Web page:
This study assessed the health-related quality of life (HRQoL) in patients undergoing 2-[18F]fluoro-2-deoxy-D-glucose (FDG)-PET/CT for an indeterminate (Bethesda III/IV) thyroid nodule. FDG-PET/CT accurately rules out malignancy and prevents 40% of futile diagnostic surgeries in these nodules.
Secondary analyses of HRQoL data from a randomised controlled multicentre trial (NCT02208544) in 126 patients from 15 hospitals in the Netherlands were done.
Longitudinal HRQoL assessment was performed using the EuroQol 5-dimension 5-level (EQ-5D-5L), the RAND 36-item Health Survey v2.0 (RAND-36), and the Thyroid Patient-Reported Outcome (ThyPRO) questionnaire on baseline, 3, 6, and 12 months, relative to the date of the FDG-PET/CT scan.
Patients who were randomised to active surveillance following an FDG-negative nodule instead of diagnostic surgery reported stable HRQoL scores throughout the year. Univariate analysis indicated better HRQoL for patients undergoing surveillance than surgical patients with benign histopathology on multiple physical and psychosocial domains. Univariate within-group analysis suggested both temporary and continued HRQoL deteriorations in patients with benign histopathology over time. Multivariate within-group analysis demonstrated no significant longitudinal HRQoL changes in patients undergoing active surveillance. In contrast, in patients with benign histopathology, worse HRQoL was observed with regard to ThyPRO cognitive impairment ( P = 0.01) and cosmetic complaints ( P = 0.02), whereas goitre symptoms ( P < 0.001) and anxiety ( P = 0.04) improved over time. In patients with malignant histopathology, anxiety also decreased ( P = 0.05).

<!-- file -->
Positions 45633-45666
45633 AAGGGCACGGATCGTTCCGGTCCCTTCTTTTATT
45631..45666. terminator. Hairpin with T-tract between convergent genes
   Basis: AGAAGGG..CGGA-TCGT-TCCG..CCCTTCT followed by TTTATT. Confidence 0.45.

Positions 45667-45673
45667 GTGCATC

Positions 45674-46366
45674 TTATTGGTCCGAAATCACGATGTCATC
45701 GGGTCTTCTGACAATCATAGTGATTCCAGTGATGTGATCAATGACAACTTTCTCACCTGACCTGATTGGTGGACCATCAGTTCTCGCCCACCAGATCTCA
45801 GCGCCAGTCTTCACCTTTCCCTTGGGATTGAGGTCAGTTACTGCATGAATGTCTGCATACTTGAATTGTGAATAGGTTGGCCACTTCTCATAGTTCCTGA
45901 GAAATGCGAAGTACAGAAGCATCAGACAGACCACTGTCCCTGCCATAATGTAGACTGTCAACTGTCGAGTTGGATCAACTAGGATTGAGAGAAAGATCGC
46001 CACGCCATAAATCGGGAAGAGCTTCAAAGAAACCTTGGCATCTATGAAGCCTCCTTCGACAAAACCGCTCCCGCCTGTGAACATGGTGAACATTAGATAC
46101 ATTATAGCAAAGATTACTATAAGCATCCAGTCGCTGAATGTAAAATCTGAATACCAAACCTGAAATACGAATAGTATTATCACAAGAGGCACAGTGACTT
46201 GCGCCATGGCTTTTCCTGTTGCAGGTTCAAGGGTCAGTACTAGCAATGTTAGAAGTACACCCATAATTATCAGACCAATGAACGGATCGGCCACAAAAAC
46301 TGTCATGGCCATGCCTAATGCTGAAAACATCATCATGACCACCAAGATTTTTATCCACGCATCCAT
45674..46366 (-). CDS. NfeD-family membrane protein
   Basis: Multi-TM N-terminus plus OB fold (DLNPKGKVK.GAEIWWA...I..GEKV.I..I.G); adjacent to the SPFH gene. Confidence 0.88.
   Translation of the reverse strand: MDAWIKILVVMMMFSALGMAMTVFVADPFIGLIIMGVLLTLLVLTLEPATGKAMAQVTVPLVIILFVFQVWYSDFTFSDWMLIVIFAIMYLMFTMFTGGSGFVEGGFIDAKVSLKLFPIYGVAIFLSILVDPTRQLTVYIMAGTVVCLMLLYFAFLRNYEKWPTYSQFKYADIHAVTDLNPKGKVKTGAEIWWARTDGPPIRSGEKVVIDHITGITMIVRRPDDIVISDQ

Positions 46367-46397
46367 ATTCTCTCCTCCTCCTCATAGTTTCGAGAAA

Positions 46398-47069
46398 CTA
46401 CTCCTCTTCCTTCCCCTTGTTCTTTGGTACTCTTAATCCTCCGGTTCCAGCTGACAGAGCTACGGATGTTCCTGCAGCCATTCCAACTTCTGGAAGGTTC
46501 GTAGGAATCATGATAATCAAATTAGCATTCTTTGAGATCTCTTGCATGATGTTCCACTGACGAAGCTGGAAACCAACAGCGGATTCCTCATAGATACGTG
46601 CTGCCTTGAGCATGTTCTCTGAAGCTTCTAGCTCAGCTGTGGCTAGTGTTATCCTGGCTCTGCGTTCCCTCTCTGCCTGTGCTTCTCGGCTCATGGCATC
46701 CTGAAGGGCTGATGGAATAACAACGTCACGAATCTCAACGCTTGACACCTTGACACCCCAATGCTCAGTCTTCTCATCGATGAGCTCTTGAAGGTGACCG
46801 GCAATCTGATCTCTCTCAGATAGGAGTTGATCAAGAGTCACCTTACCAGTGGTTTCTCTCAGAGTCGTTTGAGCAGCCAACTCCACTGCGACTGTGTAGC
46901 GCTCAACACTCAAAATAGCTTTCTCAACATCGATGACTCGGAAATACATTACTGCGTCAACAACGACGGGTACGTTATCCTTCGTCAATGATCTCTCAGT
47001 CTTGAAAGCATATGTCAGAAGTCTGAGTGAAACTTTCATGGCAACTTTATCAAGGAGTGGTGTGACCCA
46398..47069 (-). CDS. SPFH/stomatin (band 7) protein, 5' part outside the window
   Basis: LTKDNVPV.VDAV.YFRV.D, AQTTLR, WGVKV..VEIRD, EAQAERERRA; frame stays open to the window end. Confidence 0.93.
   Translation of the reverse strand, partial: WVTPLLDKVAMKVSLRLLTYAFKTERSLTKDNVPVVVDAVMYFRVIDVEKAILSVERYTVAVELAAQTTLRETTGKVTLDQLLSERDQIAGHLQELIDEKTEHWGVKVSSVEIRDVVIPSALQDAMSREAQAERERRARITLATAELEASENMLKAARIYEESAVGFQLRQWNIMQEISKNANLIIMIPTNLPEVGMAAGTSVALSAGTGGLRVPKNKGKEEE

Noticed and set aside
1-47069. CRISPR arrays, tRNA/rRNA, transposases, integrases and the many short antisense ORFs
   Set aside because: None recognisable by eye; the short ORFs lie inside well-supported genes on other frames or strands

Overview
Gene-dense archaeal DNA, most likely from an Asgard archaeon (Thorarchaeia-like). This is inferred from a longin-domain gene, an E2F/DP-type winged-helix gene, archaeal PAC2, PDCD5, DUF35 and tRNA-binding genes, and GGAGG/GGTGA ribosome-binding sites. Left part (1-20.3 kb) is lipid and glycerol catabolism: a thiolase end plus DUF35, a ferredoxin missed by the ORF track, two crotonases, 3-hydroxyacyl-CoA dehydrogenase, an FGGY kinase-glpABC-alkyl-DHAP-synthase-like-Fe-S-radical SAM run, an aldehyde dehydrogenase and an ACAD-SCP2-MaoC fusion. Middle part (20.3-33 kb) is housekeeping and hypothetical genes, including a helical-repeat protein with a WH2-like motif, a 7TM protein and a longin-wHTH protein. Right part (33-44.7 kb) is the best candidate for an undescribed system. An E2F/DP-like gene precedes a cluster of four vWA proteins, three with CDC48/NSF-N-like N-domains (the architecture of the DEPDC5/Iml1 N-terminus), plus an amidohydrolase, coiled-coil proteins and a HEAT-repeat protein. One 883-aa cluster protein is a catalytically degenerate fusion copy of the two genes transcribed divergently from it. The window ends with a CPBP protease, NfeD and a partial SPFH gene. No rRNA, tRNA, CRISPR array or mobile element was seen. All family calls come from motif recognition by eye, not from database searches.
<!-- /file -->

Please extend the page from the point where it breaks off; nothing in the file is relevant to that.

The reassurance of a negative FDG-PET/CT resulted in sustained HRQoL throughout the first year of active surveillance. Diagnostic surgery for a nodule with benign histopathology resulted in more cognitive impairment and physical problems including cosmetic complaints, but improved goitre symptoms and anxiety. Anxiety was also reduced in patients with malignant histopathology.